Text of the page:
Javascript is currently disabled. This site requires Javascript to function correctly. Please enable Javascript in your browser!

Saint Josaphat

Saint Josaphat
  • Century: 16th & 17th Century
  • Patronage: -
  • Feast Day: November 12th

St. Josaphat was an Eastern Rite Bishop.  He is a martyr to Church unity, because he died trying to bring the Orthodox Church into union with Rome.  There was a schism between the western Church centered in Rome, and the Eastern Church centered in Constantinople in 1054.  There were several issues in dispute; insistence on the Byzantine Rite, Married Clergy, and disagreement on whether the Holy Spirit proceeded from the Father and Son.  Finally, it grew into whether or not to except the authority of the Pope in Rome. 

Nearly five centuries later in the Ukraine, Poland, Lithuania, and an Orthodox metropolitan of Kiev, five Orthodox Bishops decided to commit the millions of Christians under their pastoral care to reunion with Rome.  Josaphat Kunsevich was still a young boy when this took place, but he witnessed the results both positive and negative.  Millions didn’t agree with the Bishops decision to return to communion with the Catholic Church and both sides tried to resolve this, not only with words, but also with violence.  Martyrs died on both sides, and Josaphat was a voice of Christian peace in this dissent.   

Josaphat turned down an opportunity in business, as well as marriage, to enter the Monastery.  He found encouragement in his vocation from two Jesuits and a rector who understood his heart.  He also found a dear friend in Joseph Benjamin Rutsky.  Rutsky joined the Byzantine Rite under orders of Pope Clement VIII, and shared Josaphat’s passion to work for reunion with Rome.  The two friends spent long hours making plans on how to bring about communion and reform monastic life. As they both were appointed to leadership roles, they put into practice their plans for reform. 

Josaphat became the first Bishop of Vitebsk, and then Polotsk.  The Church was literally in ruins; the buildings falling apart, clergy marrying two or three times, and monks and Clergy not interested in pastoral care or model Christian living.  Within three years, Josaphat had rebuilt the church by holding synods, publishing a catechism to be used all over, and enforced the rules of conduct for clergy.  His most profound teaching was his example, he spent his time preaching and catechizing others in the faith, often visiting the local towns. 

Orthodox seperatists set up their own Bishop in the same area.  Riots broke out when the King of Poland declared Josaphat the only legitimate archbishop.  His former diocese of Vitebsk turned completely against the reunion and him along with two other cities.  Even the very Catholics that once supported him, turned against him.  The turmoil was wide spread, and after finally leaving the area, Josaphat decided to return and calm the troubles himself.  He knew of the dangers, but stated, “If I am counted worthy of martyrdom, then I am not afraid to die”.  He told the people, “You people want ot kill me.  You wait in ambush for me in the streets, on the bridges, on the highways, in the marketplace, everywhere.  Here I am; I came to you as a Shepherd.  You know I would be happy to give my life for you.  I am ready to die for union of the Church under St. Peter and his successor, the Pope”.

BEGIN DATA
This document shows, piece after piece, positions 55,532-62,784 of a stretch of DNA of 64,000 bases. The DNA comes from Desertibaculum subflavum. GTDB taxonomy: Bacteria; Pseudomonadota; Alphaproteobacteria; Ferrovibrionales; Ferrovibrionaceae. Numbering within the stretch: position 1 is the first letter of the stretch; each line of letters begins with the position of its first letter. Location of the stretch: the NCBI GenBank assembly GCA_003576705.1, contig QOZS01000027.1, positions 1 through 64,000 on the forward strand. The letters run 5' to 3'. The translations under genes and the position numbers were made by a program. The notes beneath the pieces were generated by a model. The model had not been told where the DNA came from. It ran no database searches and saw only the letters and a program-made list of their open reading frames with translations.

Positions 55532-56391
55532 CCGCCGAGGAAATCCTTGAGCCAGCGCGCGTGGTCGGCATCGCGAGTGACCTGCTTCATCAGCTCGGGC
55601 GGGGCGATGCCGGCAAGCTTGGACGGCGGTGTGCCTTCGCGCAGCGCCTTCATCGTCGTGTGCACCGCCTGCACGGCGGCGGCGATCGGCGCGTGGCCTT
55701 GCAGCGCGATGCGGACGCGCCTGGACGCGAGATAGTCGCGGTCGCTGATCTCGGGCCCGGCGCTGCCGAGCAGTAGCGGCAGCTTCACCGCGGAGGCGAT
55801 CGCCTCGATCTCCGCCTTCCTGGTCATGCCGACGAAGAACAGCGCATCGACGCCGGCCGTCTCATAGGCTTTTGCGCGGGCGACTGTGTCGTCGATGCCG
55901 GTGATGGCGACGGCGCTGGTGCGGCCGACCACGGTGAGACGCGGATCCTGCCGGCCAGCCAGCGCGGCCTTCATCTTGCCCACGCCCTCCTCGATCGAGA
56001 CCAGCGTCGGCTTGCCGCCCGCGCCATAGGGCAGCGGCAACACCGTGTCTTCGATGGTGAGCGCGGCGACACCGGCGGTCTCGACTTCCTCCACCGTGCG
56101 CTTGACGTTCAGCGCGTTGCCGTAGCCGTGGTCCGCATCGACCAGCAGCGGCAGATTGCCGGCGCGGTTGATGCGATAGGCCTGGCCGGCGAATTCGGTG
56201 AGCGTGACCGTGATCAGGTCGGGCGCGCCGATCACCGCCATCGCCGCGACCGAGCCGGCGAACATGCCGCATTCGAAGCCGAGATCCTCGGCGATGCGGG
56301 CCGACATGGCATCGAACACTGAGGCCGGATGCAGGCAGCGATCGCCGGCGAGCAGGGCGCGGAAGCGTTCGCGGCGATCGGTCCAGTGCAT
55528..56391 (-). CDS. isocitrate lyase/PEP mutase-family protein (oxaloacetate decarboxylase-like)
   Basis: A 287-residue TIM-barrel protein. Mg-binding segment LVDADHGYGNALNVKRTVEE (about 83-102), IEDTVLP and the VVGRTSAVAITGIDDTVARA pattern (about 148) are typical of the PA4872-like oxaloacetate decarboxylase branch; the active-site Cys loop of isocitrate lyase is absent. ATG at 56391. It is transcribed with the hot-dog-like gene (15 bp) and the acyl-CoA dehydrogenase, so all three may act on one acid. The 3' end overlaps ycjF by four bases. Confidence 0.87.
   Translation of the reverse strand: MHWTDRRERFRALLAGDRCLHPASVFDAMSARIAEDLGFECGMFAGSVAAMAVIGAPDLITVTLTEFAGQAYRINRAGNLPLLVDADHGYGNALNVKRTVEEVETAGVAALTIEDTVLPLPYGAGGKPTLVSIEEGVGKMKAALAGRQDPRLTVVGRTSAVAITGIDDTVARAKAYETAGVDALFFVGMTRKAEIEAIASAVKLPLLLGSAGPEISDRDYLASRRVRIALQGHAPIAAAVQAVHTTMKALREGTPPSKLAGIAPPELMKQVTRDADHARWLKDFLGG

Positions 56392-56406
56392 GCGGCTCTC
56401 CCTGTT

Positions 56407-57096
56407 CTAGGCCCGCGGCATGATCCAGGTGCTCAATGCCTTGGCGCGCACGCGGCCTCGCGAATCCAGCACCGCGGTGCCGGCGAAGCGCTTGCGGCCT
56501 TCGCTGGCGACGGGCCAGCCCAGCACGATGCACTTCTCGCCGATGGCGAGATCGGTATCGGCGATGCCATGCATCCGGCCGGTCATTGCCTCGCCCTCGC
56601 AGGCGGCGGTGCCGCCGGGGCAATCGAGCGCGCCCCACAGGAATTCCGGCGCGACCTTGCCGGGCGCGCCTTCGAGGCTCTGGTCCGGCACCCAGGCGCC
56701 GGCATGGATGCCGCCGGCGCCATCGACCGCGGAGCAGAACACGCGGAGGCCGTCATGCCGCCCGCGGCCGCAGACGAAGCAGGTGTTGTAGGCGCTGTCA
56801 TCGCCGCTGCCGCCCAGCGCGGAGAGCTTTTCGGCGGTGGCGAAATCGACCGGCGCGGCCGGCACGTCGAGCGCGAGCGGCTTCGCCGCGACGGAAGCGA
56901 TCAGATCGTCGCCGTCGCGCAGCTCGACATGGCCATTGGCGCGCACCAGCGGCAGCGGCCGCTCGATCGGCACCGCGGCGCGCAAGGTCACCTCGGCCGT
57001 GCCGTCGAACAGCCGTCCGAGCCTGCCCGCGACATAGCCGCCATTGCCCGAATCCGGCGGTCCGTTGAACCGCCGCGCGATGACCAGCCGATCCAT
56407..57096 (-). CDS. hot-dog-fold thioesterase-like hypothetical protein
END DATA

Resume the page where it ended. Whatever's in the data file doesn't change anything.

The works form Josaphat did not set well with the separatists.  They did all they could to anger him.  He knew of their plot against him, and spent his day in prayer.  In the evening he had a long conversation with a beggar he had invited in off the streets.  Elias was a priest that was plotting against Josaphat.  On the morning of November 12th, the servants were angered, and asked Josaphat’s permission to lock Elias away, if he caused trouble again.  When he returned he found they did just that – locked up Elias.  He was let out of his room unharmed.  But it was too late, they had the reason they had been looking for, and a mob wanted blood, the blood they had been denied for so long. 

Josaphat came into the courtyard to see the mob beating his friends and servants.  He yelled, “My children, what are you doing with my servants?  If you have anything against me, here I am, but leave them alone”!  They attacked him, hit him with a stick, then an axe, and finally shot through his head.  His bloody body was dragged to the river and thrown in, along with the body of a dog who had vigantly tried to protect him. 

The Jewish people of the city tried their best to rescue Josaphat and his friends.  Through their courage, they saved many lives.  They were the only ones to publicly accuse the killers and mourn the death of Josaphat, while the Catholics of the city hid in fear for their lives.  The violence had the opposite affect, and when reality set in with the loss of their Archbishop, the public opinion swung towards the Catholics and Unity.  His rival ultimately reconciled with Rome, and in 1867 Josaphat became the first saint of the Eastern Church to be formally canonized by Rome. 

Practical Take Away

St. Josaphat is remembered for trying to unite the Eastern Rite Church with the Roman Rite Church, under the authority of the Pope in Rome.  He tried all in his power to unite the two Rites after a schism, even having had to flee for his life at one point.  He eventually returned and faced the mobs that wanted to destroy him for his position.  As Archbishop, he was hit by a mob in the courtyard, beaten, and shot in the head.  He was thrown in the river with a dog that tried to defend him.  His successor ultimately reconciled with Rome, and he became the first saint of the Eastern Rite Church to be formally canonized in Rome.  His dedication to our Church was truly heroic.